Parameswaran Hari, MD, MRCP, Discusses Second Malignancies and Second Transplants in Multiple Myeloma Treatment

July 18, 2020

Parameswaran Hari, MD, MRCP, discussed second malignancies and second transplants for patients who stopped versus continued lenalidomide maintenance therapy to treat multiple myeloma from a follow-up trial presented at the 2020 ASCO Virtual Scientific Program.

Parameswaran Hari, MD, MRCP, discussed second malignancies and second transplants for patients who stopped versus continued lenalidomide maintenance therapy to treat multiple myeloma from a follow-up trial presented at the 2020 ASCO Virtual Scientific Program.

Transcription:

One of the big things that plays high in patients’ minds is the chance of second malignancies, second primary malignancies, so we looked at the incidence of that. The risk of second primary malignancies goes throughout the course of (lenalidomide) maintenance and the overall risk at 6 years we found was about 7-10% for second primary malignancies. Of that, what we really worry about the most is hematological malignancies or blood cancers and that’s only half of these patients. So that’s actually a good sign, about 45% of patients who got another blood cancer like a lymphoma or a leukemia or something more severe than myeloma. However, again one of the reasons that’s given for stopping (lenalidomide) maintenance at 3 years is that your risk of cancer goes down if you stop at 3 years. We actually did not see that. We saw that whether you stop (lenalidomide) maintenance or not, your risk of second malignancies over the entire 6-year period remains the same. That’s actually another interesting finding that we had.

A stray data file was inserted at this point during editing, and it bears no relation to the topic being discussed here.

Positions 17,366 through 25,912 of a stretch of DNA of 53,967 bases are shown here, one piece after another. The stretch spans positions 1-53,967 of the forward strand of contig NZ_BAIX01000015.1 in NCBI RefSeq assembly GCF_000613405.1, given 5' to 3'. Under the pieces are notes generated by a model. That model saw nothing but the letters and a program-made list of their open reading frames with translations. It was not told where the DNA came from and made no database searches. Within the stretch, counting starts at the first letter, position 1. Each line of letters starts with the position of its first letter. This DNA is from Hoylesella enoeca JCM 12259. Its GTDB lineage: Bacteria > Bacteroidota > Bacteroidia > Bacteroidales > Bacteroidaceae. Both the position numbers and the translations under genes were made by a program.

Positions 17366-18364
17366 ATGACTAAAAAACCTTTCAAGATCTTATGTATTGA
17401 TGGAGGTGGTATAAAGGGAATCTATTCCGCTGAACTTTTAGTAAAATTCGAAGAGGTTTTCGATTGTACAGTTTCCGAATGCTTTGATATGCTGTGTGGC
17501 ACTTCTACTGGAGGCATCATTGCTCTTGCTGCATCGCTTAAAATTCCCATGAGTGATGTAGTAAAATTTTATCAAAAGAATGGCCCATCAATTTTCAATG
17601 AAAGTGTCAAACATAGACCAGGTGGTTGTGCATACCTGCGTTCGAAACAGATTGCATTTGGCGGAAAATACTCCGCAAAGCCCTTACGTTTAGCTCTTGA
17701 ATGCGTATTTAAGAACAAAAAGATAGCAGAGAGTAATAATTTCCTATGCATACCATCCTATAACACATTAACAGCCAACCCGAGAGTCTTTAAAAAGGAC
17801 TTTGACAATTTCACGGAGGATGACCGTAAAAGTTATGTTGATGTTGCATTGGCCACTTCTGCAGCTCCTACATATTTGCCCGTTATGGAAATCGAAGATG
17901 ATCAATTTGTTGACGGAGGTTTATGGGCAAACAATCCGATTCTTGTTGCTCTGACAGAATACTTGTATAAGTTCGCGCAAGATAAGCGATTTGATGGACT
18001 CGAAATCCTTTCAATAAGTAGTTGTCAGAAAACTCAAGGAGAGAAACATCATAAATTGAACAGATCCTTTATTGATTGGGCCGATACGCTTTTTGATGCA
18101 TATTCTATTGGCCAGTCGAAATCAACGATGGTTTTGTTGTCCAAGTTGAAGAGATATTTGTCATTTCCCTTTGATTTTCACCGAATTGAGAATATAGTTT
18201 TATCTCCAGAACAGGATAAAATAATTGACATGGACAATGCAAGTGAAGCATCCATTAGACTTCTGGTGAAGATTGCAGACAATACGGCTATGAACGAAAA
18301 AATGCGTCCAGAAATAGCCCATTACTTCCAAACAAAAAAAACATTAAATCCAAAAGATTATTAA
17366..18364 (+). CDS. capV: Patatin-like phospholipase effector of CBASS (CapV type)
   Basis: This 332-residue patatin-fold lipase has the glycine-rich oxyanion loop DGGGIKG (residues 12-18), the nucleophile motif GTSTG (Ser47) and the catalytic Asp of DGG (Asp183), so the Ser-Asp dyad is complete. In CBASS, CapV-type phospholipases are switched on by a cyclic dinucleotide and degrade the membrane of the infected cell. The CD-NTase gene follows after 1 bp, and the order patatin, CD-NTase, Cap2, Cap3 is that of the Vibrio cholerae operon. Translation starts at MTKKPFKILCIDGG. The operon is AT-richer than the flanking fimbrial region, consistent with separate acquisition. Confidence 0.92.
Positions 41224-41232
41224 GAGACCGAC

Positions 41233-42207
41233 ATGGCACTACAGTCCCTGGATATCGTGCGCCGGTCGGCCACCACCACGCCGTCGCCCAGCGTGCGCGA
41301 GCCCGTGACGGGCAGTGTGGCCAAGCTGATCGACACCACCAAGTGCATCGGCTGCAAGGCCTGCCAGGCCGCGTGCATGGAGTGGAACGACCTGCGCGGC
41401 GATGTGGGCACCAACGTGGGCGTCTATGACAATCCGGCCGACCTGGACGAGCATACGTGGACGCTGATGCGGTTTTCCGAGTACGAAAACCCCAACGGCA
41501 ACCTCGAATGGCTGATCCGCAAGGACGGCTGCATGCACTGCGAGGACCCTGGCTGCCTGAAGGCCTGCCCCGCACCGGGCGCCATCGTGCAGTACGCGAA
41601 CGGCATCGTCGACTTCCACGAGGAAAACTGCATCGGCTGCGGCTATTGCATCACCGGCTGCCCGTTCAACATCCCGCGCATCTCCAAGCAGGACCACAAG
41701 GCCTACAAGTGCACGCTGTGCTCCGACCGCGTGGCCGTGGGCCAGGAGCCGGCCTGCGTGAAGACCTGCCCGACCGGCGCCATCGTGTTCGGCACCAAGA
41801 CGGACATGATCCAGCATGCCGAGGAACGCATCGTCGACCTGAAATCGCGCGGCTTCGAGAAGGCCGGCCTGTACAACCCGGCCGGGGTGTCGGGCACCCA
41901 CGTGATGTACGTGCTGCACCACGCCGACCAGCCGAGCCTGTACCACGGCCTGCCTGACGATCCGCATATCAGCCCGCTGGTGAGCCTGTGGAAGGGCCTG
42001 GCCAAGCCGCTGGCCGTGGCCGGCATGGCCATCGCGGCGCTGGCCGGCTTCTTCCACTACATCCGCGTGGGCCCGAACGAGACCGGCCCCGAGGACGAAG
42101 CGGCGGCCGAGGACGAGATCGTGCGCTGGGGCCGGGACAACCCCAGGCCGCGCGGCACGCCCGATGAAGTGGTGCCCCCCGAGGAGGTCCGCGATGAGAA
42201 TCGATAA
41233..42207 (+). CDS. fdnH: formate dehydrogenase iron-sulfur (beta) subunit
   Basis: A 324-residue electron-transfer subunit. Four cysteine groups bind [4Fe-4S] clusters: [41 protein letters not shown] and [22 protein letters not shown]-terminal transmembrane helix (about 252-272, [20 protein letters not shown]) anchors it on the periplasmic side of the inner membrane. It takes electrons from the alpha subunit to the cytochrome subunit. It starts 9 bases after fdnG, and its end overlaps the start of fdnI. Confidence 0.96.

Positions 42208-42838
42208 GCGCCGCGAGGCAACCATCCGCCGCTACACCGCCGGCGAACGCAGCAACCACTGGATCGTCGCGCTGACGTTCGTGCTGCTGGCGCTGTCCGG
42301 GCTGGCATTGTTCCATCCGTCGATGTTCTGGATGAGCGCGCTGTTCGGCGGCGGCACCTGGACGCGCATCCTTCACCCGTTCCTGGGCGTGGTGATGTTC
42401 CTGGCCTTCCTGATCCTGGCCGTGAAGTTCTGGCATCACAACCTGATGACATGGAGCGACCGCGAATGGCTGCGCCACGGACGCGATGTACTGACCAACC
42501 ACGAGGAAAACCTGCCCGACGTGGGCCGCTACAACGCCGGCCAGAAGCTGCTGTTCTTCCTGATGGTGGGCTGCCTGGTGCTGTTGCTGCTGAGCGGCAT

If you got a second transplant, your progression-free survival was superior at 6 years compared to the other 2 arms. So, we actually have a nice hypothesis that doing a second transplant might still be beneficial we just weren’t able to pick it up in this study. The reason for doing this and presenting it is because all the European studies still show that a second transplant is beneficial compared to just doing 1 transplant. That’s why we did this analysis, and we find that to be interesting. So, this is something that physicians will have to consider.